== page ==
No one wants to watch you suffer. Please read the information shared here before coming on one of our winter backpacking trips. Snowshoeing in deep snow for miles while ascending thousands of feet to a ridge or summit can be demanding and strenuous, but being comfortable in the cold and staying warm does not require toughness, rather it is about bringing the appropriate gear and knowing how to use it.
If you are an experienced 3-season backpacker, realize that what you know about common gear, such as stoves, hydration systems, sleeping bags, sleeping pads, and tents, will be different from what you need to know for winter conditions.
Know the risks
When ever you hike into the backcountry you expose yourself to dangers and risks, such as avalanches caused by snow, mud, or rock slides. There are hunters, falling rocks, falling trees, tree wells, and the risk of slipping off ledges, falling through snow or ice, suffering from hypothermia, snow blindness, frost bite, severe sun burns, stove accidents, etc.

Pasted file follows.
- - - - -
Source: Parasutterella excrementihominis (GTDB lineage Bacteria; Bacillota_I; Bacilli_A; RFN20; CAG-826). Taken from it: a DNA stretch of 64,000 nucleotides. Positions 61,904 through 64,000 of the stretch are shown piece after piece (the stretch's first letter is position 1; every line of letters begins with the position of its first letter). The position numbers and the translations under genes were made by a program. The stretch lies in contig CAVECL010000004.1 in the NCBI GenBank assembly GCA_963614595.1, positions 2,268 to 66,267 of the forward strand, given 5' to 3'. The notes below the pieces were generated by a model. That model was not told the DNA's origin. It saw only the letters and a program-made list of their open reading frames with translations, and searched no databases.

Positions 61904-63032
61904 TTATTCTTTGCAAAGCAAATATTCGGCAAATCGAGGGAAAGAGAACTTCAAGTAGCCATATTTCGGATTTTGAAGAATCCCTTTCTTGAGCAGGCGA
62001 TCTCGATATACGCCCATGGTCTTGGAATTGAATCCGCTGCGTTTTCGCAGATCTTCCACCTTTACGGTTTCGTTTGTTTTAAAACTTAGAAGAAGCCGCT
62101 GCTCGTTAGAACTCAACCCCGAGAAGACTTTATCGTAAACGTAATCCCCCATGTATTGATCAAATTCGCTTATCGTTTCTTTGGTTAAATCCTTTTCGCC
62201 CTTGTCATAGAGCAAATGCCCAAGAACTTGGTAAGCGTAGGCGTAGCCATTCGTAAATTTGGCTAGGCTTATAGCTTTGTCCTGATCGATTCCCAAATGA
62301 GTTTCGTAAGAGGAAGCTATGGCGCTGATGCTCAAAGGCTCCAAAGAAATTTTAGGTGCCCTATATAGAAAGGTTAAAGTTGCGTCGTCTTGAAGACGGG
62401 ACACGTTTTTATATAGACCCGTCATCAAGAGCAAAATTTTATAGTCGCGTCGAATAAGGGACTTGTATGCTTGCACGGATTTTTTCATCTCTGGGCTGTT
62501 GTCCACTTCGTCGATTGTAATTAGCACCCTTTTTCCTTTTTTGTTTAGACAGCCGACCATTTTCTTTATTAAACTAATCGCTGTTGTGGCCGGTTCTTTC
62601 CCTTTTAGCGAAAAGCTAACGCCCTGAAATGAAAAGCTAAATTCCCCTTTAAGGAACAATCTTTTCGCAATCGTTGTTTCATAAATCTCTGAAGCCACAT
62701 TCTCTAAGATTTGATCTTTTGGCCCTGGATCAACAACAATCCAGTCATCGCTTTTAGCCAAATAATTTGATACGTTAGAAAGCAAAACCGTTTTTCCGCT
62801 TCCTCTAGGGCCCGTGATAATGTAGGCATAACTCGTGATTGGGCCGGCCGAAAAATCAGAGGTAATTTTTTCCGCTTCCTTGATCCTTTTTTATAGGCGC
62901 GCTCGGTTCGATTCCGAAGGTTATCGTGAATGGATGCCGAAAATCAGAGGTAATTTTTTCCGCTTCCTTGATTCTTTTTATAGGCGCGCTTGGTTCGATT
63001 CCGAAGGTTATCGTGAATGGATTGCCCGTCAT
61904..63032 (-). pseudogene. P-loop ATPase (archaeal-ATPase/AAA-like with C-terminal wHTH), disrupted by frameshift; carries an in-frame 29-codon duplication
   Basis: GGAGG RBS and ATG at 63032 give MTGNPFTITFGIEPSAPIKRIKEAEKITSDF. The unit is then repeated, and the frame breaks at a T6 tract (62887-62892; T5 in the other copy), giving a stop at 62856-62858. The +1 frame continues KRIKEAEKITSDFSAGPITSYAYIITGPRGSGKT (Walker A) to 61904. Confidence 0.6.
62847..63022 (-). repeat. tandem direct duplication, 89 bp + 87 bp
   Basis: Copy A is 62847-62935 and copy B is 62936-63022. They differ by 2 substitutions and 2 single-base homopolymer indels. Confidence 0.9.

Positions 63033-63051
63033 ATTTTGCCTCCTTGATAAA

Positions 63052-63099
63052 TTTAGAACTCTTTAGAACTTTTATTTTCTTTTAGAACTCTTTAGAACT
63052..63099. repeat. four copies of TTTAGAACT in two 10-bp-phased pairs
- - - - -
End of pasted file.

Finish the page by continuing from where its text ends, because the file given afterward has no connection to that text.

Know the risks when you decide to go winter backpacking. Be prepared and bring what you need. Basic tips for staying warm and knowing what gear to bring are explained below. This is not a comprehensive discussion of winter backpacking or backcountry safety, but it does contain important things that you MUST know before going.
Pacific Northwest winter weather is mild with temperatures usually between 20 to 35ºF for most backpacking trips between 3,000 and 7,000 feet of elevation. However, during the winter months, wind speeds increase significantly and trip planning needs to include clothing for wind protection to prevent discomfort, hypothermia, and even frostbite.
There is a thin line of protection between being a happy winter camper and being miserable and at risk. Always plan your kit so that you are fully protected and never cold for any significant length of time.
When planning a trip, bear in mind that a forecast of 10–25mph wind can fail to represent wind speed in specific terrain conditions, such as the crest of ridges or narrow saddles and valleys, where the wind can increase significantly. The Mountain Forecast website provides wind speed data for select elevations.